in 533-534 by the Byzantine Emperor Justinian I
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Exarchate Of Africa
French Algeria
French Algeria
(19th - 20th centuries)French conquest French governorsResistance PacificationEmir Abdelkader Fatma N'SoumerMokrani Revolt Cheikh BouamamaNationalism RCUA FLN GPRAAlgerian War 1958 putsch 1961 putschÉvian Accords Independence referendumPied-Noir Harkis Oujda GroupContemporary era 1960s–80sArab nationalism 1965 putschBerber Spring 1988 Riots1990s
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Early African Church
The name Early African Church
Early African Church
is given to the Christian
Christian
communities inhabiting the region known politically as Roman Africa, and comprised geographically within the following limits, namely: the Mediterranean littoral between Cyrenaica
Cyrenaica
on the east and the river Ampsaga (now the Oued Rhumel (fr)) on the west; that part of it that faces the Atlantic Ocean being called Mauretania. The evangelization of Africa followed much the same lines as those traced by Roman civilization.Contents1 History before the Arab Conquest 2 The Arab Conquest 3 Fate of indigenous Christianity in northwest Africa after the Arab conquest 4 Christian
Christian
literature of Africa 5 Liturgy 6 Dialects 7 ReferencesHistory before the Arab Conquest[edit] The delimitation of the ecclesiastical boundaries of the African Church is a matter of great difficulty
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Partenia
Parthenia was a Roman–Berber town in the former Roman province
Roman province
of Mauretania
Mauretania
Sitifensis, the easternmost part of ancient Mauretania. It was located in what is now northern Algeria.[1][2]Contents1 History 2 Bishopric2.1 Past bishops3 Virtual see of Partenia 4 See also 5 References 6 BibliographyHistory[edit]Map of Roman North AfricaParthenia is one of the Maghreb cities of the Roman period whose toponym recalls the cognomen of a prominent family; usually of the patrician class, in this case the family of the Parthenii.[3] The Notitia Provinciarum et Civitatum Africae, part of Victor Vitensis's Historia persecutionis Africanae Provinciae, temporibus Geiserici et Hunirici regum Wandalorum, mentions Parthenia among the bishoprics of Mauretania
Mauretania
Sitifensis
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Fossatum Africae
Fossatum Africae
Fossatum Africae
("African ditch") is a linear defensive structure (limes) claimed to extend over 750 km or more[1] in northern Africa constructed during the Roman Empire
Roman Empire
to defend and control the southern borders of the Empire in Africa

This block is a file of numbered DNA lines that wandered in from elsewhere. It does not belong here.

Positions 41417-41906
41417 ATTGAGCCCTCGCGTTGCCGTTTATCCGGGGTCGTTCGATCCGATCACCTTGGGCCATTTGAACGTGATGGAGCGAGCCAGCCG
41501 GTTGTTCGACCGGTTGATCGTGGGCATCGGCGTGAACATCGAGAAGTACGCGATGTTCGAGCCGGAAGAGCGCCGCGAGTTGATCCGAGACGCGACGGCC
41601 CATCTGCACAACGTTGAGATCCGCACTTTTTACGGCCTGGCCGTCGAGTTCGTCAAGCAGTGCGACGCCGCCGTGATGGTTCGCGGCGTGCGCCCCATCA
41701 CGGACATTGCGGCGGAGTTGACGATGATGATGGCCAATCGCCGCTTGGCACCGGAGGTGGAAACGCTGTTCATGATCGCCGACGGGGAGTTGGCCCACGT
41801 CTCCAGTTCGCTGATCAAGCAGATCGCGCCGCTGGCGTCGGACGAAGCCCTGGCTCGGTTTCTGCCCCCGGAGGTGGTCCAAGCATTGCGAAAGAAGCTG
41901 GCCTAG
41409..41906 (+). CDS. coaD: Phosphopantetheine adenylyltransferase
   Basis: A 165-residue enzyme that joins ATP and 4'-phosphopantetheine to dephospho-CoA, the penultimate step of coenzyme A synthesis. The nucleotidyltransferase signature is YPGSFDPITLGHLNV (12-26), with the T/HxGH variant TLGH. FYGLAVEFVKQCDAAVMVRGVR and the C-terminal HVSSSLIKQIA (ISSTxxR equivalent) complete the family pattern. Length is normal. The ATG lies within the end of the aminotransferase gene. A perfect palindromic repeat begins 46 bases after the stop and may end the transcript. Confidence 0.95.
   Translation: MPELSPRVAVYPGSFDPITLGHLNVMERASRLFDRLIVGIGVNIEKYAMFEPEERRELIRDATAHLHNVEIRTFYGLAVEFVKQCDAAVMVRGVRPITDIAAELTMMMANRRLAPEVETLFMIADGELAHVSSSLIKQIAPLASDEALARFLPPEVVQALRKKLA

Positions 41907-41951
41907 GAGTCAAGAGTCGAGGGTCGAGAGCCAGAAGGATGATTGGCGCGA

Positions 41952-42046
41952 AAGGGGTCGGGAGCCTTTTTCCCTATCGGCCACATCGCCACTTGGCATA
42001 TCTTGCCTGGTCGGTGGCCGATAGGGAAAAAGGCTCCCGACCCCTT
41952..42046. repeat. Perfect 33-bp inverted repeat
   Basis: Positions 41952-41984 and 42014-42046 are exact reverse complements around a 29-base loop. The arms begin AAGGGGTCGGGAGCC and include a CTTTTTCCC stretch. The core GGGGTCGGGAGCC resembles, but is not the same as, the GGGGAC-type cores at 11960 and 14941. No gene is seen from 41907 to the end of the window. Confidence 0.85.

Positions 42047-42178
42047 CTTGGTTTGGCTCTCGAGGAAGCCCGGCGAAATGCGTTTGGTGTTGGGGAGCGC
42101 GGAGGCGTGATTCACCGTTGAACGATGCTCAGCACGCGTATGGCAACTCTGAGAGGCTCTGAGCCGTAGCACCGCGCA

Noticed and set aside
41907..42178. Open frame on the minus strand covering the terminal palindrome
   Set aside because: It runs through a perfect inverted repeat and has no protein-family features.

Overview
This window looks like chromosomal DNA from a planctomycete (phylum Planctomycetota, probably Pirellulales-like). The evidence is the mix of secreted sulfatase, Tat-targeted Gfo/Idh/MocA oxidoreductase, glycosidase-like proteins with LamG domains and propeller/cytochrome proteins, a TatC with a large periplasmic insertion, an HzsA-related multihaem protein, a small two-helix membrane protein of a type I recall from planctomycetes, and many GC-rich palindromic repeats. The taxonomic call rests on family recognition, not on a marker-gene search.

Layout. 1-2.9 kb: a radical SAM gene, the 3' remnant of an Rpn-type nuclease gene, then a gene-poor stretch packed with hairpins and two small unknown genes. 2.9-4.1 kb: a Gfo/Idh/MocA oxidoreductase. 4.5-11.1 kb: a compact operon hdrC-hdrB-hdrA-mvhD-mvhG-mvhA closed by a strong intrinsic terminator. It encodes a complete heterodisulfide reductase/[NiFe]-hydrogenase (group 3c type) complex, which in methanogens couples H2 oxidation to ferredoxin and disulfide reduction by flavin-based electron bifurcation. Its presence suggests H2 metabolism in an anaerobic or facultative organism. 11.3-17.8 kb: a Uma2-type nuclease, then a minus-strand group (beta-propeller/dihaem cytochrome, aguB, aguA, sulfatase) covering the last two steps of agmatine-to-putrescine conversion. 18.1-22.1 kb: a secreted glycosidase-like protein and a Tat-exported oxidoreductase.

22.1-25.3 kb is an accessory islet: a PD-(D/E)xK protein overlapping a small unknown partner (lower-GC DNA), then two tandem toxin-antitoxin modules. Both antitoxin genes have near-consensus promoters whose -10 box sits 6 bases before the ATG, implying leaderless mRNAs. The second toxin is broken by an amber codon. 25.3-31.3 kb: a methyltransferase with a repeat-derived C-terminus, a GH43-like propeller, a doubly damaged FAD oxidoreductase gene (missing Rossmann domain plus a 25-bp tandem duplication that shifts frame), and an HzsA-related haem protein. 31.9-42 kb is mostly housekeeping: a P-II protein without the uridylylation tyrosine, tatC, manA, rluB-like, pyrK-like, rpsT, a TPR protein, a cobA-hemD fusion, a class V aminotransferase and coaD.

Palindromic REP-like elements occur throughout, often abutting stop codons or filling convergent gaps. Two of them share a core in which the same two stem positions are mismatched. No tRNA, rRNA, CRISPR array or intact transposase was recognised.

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Medieval Muslim Algeria
French Algeria
French Algeria
(19th - 20th centuries)French conquest French governorsResistance PacificationEmir Abdelkader Fatma N'SoumerMokrani Revolt Cheikh BouamamaNationalism RCUA FLN GPRAAlgerian War 1958 putsch 1961 putschÉvian Accords Independence referendumPied-Noir Harkis Oujda GroupContemporary era 1960s–80sArab nationalism 1965 putschBerber Spring 1988 Riots1990s
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Getulia
Gaetuli
Gaetuli
was the romanised name of an ancient Berber tribe inhabiting Getulia. The latter district covered the large desert region south of the Atlas Mountains, bordering the Sahara. Other documents place Gaetulia in pre-Roman times along the Mediterranean coasts of what is now Algeria
Algeria
and Tunisia, and north of the Atlas. The Zenatas are believed to be descendants of the Gaetuli.Contents1 Region 2 Roman Perceptions 3 History 4 Culture4.1 Lifestyle 4.2 Language 4.3 Economy 4.4 Religion5 See also 6 ReferencesRegion[edit]Map locating Getulia south of Mauretania.Getulia was the name given to an ancient district in the Maghreb, which in the usage of Roman writers comprised the nomadic Berber tribes of the southern slopes of the Aures Mountains
Aures Mountains
and Atlas Mountains, as far as the Atlantic, and the oases in the northern part of the Sahara
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Umayyad Conquest Of North Africa
Muslim conquest of the Levantal-Qaryatayn Bosra Ajnadayn Marj Rahit Fahl Damascus Maraj-al-Debaj Emesa Yarmouk Jerusalem Hazir Aleppo Iron Bridge GermaniciaMuslim conquest of EgyptHeliopolis Babylon Fortress Alexandria NikiouMuslim conquest of North AfricaSufetula Vescera Mamma Carthage Umayyad
Umayyad
invasions of Anatolia and Constantinople1st Constantinople Sebastopolis Tyana 2nd Constantinople Nicaea AkroinonArab–